We demonstrated the applicability and accuracy of human-based MC-seq to assay the DNA methylome in blood samples collected from three AGMs and 13 CMs. We adapted the human MC-seq protocol to bisulfite sequencing for NHPs considering inter-species sequence homology and promoter region similarities. The redefined target region provides sufficient resolution (average 47-fold) to analyze the NHP methylome data. Although our method can only make use of 60% of the human probe-designed target region, it provided genome-wide coverage (1.7–1.8 million CG sites) that is intermediate between that obtained with the Infinium 450 K (298,070 CG sites) [36] and WGBS (21 million CG sites) platforms [37]. Human-based MC-seq has cost, and time effectiveness than WGBS, and has high performance than Infinium 450 K at the single-base resolution. In the human genome, the targeted probe region includes the cancer- and tissue-specific DMRs, CGIs, Gencode promoters, DMRs or regulatory features in CGIs, shores and shelves, DNase I hypersensitive sites, Refseq genes, and Ensembl regulatory features [38]. Our method can also capture the bisulfite sequences on the NHP genome that target the above-mentioned regulatory regions. Therefore, we conclude that human-based MC-seq can be a suitable approach for DNA methylome profiling of NHP animal models.

Abbreviations

AGM: 

African green monkey

CGI: 

CpG island

CM: 

Cynomolgus macaque

DMR: 

Differentially methylated region

HPR: 

Homologous probe region

MBD: 

Methyl-CpG-binding domain

MC-seq: 

Methyl-capture sequencing

MeDIP: 

Methylated DNA immunoprecipitation

NGS: 

Next-generation sequencing

OPR: 

Orthologous promoter region

TSS: 

Transcription start site

WGBS: 

Whole-genome bisulfite sequencing

Declarations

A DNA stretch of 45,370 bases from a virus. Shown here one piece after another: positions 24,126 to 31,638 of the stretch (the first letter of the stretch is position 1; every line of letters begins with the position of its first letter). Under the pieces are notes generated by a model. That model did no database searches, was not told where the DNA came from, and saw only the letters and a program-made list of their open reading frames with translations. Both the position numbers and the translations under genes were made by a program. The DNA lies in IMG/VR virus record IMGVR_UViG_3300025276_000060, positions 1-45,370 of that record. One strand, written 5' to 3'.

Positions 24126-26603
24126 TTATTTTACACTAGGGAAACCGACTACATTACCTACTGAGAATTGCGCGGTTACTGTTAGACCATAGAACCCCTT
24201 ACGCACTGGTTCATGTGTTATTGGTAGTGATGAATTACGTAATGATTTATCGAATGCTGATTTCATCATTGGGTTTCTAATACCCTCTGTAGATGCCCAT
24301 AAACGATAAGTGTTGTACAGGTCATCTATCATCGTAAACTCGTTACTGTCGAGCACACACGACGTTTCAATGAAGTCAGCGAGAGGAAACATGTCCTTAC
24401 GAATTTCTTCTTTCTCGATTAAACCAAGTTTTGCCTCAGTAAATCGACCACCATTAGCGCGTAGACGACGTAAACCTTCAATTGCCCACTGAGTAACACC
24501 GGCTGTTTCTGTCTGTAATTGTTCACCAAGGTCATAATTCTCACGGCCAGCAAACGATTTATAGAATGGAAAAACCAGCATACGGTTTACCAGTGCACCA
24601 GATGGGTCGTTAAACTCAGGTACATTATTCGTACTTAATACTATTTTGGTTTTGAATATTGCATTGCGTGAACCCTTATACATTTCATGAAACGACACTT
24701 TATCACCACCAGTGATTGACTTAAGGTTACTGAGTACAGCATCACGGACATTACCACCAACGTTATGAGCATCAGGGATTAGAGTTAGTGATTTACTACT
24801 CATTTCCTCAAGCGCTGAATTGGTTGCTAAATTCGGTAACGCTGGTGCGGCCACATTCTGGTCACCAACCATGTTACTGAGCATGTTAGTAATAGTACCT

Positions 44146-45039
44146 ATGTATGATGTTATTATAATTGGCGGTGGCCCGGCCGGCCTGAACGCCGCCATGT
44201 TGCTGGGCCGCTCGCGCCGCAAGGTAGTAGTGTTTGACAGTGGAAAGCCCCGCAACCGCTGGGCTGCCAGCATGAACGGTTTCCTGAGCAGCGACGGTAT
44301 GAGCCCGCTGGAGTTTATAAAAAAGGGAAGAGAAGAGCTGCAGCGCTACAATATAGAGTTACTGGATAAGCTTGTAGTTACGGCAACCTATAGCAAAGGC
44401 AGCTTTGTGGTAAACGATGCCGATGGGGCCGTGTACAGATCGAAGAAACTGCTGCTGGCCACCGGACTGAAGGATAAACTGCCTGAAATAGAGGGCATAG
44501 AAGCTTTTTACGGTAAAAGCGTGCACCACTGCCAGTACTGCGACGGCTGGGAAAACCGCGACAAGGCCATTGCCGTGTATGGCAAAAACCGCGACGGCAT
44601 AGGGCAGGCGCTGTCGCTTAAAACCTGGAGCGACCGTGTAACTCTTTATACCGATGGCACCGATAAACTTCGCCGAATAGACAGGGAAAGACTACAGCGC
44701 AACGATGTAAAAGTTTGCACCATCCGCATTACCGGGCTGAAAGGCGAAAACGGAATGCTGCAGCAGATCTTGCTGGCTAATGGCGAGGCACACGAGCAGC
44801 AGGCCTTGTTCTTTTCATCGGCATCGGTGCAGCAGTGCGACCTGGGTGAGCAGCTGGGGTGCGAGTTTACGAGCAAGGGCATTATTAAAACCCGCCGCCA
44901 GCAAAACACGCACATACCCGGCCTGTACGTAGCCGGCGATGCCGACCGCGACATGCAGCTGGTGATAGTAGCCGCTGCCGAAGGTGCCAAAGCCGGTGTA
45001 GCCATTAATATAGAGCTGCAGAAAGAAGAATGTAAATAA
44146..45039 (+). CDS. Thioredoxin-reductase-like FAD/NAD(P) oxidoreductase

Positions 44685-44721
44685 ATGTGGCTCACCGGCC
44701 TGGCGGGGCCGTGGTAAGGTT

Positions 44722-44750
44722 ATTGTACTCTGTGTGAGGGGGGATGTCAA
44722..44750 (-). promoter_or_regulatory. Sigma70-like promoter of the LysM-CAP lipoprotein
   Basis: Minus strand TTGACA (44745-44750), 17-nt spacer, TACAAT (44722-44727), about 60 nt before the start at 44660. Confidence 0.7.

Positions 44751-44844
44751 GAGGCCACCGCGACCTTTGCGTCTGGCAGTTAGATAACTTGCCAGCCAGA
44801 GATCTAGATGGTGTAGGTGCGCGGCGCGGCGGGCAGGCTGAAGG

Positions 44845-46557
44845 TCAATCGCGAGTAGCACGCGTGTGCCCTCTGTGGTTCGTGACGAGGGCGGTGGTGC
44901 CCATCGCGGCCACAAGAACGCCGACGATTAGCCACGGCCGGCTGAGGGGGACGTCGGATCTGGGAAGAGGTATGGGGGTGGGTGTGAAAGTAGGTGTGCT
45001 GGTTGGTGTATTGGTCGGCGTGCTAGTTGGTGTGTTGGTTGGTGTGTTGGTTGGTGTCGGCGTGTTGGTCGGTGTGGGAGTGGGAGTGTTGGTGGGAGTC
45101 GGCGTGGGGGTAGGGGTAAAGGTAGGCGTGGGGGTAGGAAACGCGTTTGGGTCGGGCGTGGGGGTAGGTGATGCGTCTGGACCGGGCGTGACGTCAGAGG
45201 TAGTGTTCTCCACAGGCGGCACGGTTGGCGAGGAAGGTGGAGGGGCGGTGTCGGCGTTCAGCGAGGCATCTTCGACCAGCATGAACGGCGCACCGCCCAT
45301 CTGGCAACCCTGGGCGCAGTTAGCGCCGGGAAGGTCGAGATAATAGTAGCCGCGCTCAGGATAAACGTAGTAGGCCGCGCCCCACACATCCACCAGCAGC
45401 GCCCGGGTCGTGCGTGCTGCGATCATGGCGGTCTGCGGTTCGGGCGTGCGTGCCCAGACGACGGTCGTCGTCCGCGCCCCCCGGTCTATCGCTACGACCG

Funding

This research was supported by Korea Research Institute of Bioscience and Biotechnology (KRIBB) Research Initiative Program grants (KGM4241844 & KGM4611821), and the Bio & Medical Technology Development Program of the National Research Foundation funded by the Korean government, MSIP (NRF-2014M3A9B6070243).

Availability of data and materials

The data sets supporting the results of this article are included within the manuscript and its additional files. The raw NGS datasets generated during the current study are not publicly available due as analysis is still ongoing, but are available from the corresponding author on reasonable request. Materials: The SureSelectXT Methyl-Seq Target Enrichment System will be available for purchase from Agilent.

Authors’ contributions

JRL, DSR, and SJP contributed equally to this work. YHK, JWH, JRL, DSR, and SJP designed the project. YHK, and JWH supervised the progress of the project. JRL, DSR, and SJP set up and performed the analyses and contributed to drafting of the manuscript. CSH and HMC prepared blood samples of non-human primates. CSH and HMC generated sequences from the samples. SRL, SUK, YHK, JWH participated in improving the manuscript. All authors read and approved the final manuscript.

Ethics approval